Governmental red tape holds up plan to operate Bhairahawa solely on solar powerA disagreement over land lease rate between the Nepal Electricity Authority and the Civil Aviation Authority means that Bhairahawa might not get its solar plant.
Nepal may potentially lose out on a Rs1 billion grant as a dispute over land lease rates could spoil the plan to make Nepal’s second international airport in Bhairahawa a fully solar-powered facility.
The Asian Development Bank, which is funding the airport, has set aside Rs1 billion to install solar panels that will produce around 10 megawatts to operate the airport on solar power alone. Any surplus power will be fed into the national grid. The solar farm was planned for 52 bighas of land in Bhairahawa belonging to the Civil Aviation Authority of Nepal.
As per the airport service charge regulation, based on the Tribhuvan International Airport service charge regulation, the land lease fee for civil aviation or business purposes is Rs600 per square metre annually. The same fee for leasing land for agricultural purposes is Rs1,000 per ropani or 508.74 sq m per year.
Leasing 52 bighas of land under the civil aviation category would cost the Nepal Electricity Authority, which is the executing agency for the solar project, more than Rs200 million annually.
“It’s too expensive,” said Manoj Silwal, chief of the Project Management Directorate of the Nepal Electricity Authority. “The cost of operation will be too high if we agree on the existing rate. It’s useless land but it’s too expensive.”
Gautam Buddha International Airport in Bhairahawa could become the world’s second fully solar-powered airport when it opens later this year in June, after India's Cochin International Airport, which earned the distinction in 2015.
The issue could be resolved via a Cabinet decision but officials at the Nepal Electricity Authority and the Asian Development Bank told the Post that the Tourism Ministry has yet to seriously pursue a resolution.
“We have frequently asked Tourism Minister Yogesh Bhattarai that the land lease rates be resolved soon to move ahead with the project,” said an Asian Development Bank official on condition of anonymity. “But we haven’t received any response from him, except for an assurance to support the project.”
Time is fast running out for the project, as it needs to be completed by 2020, said the official. The project is expected to take at least six months to complete.
Initially, the solar plan had set off an argument between the Civil Aviation Authority and the Nepal Electricity Authority over sharing the income generated from solar power.
Now that the income issue has been resolved, the land lease disagreement threatens to derail the project.
Officials said that it has been almost a year since talks started but they have reached nowhere.
“The issue doesn’t look to be settled any time soon. So we have decided to ask the potential developer of the project to find a different location on which to install the solar farm,” Silwal said. The bank’s grant will be used for viability gap funding in another solar project that would be of around 25 MW, he said.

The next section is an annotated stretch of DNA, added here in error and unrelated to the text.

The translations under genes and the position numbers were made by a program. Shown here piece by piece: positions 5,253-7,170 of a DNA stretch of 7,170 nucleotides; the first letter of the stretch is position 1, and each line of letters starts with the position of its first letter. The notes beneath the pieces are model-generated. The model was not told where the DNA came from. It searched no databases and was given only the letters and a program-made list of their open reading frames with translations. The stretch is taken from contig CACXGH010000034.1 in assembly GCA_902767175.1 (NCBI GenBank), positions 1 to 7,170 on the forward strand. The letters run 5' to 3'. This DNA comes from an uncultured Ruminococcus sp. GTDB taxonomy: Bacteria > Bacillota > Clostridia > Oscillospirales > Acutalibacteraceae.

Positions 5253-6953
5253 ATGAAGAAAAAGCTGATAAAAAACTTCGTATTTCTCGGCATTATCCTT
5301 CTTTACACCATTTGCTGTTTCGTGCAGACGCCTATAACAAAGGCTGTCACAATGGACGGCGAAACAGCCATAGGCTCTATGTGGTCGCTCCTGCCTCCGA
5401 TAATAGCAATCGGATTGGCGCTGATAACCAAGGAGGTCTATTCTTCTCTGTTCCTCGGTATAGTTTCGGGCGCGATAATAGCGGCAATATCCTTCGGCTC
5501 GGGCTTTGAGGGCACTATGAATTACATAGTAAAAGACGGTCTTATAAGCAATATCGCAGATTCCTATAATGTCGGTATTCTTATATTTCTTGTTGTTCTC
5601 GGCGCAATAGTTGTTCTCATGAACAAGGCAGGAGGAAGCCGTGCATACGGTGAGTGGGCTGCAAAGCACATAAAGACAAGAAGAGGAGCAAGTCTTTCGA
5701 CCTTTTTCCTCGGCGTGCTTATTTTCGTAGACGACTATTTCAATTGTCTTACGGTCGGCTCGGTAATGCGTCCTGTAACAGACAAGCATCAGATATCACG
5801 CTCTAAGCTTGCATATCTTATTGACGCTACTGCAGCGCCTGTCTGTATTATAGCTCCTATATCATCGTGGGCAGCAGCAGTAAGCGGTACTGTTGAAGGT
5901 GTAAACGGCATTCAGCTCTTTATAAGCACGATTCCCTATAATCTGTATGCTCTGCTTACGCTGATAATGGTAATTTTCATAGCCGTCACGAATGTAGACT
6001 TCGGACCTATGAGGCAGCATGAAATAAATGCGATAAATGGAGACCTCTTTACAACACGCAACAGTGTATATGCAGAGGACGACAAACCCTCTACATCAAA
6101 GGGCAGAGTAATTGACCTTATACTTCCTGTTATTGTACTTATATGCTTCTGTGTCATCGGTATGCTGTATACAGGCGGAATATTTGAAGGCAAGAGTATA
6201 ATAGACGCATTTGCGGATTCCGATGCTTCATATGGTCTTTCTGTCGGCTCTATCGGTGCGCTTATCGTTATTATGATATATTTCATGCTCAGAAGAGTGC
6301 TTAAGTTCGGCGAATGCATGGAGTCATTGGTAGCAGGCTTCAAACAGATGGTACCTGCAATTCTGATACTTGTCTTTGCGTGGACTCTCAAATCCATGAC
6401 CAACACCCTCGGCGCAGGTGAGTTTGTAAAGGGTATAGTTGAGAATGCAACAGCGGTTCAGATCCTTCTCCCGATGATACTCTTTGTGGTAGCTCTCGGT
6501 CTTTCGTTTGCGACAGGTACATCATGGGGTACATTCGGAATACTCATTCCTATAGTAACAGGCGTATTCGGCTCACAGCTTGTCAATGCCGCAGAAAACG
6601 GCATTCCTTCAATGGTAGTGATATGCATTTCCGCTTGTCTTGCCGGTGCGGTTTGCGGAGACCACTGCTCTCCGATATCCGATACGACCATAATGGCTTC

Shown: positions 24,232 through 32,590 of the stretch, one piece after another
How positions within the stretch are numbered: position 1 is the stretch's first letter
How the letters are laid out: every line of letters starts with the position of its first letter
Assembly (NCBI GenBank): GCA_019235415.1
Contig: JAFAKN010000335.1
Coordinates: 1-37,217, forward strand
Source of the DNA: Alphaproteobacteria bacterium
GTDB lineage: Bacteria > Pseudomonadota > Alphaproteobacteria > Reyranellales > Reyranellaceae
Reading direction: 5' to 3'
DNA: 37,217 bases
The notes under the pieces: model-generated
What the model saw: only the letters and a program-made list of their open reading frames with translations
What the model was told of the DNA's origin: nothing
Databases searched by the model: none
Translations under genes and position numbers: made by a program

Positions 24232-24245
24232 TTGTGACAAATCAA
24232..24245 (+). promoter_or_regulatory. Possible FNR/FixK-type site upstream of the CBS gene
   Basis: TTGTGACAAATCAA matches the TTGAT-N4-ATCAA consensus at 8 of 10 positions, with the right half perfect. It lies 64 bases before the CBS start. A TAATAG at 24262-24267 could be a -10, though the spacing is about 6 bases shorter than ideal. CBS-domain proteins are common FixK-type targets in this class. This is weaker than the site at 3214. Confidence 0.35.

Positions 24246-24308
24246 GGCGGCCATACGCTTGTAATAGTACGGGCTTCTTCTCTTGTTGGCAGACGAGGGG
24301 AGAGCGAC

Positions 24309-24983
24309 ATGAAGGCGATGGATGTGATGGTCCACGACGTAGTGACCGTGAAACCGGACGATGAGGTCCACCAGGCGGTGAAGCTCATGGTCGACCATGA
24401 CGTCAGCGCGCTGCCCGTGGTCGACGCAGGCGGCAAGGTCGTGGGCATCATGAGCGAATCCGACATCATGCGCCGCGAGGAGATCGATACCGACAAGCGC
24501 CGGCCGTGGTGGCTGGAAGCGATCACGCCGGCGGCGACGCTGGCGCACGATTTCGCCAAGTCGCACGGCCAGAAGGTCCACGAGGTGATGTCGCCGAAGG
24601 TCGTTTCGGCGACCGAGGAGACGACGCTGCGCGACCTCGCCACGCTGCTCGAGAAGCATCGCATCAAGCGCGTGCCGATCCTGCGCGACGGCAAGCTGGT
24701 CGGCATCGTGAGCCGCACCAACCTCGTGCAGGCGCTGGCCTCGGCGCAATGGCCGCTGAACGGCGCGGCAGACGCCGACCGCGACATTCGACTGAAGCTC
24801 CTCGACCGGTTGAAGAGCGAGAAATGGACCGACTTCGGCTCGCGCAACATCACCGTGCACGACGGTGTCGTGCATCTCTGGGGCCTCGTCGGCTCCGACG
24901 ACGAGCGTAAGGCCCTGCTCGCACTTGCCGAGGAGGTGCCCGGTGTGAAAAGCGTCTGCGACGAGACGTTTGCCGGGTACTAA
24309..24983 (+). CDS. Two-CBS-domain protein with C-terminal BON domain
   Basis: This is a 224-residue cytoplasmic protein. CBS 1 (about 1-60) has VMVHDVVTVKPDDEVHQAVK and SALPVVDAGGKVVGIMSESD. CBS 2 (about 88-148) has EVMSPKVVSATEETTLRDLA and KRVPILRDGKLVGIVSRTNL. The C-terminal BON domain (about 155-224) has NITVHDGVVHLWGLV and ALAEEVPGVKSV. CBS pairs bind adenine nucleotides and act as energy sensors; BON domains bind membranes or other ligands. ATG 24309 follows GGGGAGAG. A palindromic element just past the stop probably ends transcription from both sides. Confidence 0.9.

The project moving elsewhere means that the electricity generated will need to be fed into the national grid first with more electricity, which defeats the purpose of operating the airport solely on solar power.
Pradeep Adhikari, chief of National Pride Projects at the Civil Aviation Authority of Nepal who also oversees the Bhairahawa Gautam Buddha International Airport, agreed that the fee is high and that the land is useless as well.
“But there’s nothing we can do about it as we need to abide by the airport service charge regulations,” said Adhikari.
However, the government can address the issue by taking it to the Cabinet.
“The government can also charge the solar farm under the farm category, which will bring down the leasing cost significantly. It can also be charged under the ‘other airports’ category, which is cheaper,” said the bank official. The lease rate for the ‘other airports’ category is a minimum of Rs100 per square metre.
Another source at the bank said that the bank may provide additional financing of Rs5 billion for Terminal 2, an international terminal project that may begin in 2020.
“At this time, a small grant may be allocated for the solar power project,” said the official.
In July last year, a team of energy and aviation officials had visited Malaysia to study the solar power system at Kuala Lumpur International Airport and concluded that the plan to make Bhairahawa airport a fully solar-powered airport was technically viable.
The team had concluded that installing a solar farm on the airport premises will not pose a risk to flight safety, handling or communications.
If the solar power plan goes through, the entire airport—from air traffic control, baggage claim and runway lights to ground control rooms and passenger terminals—will be powered by solar energy, a first for the country on an infrastructure of that size.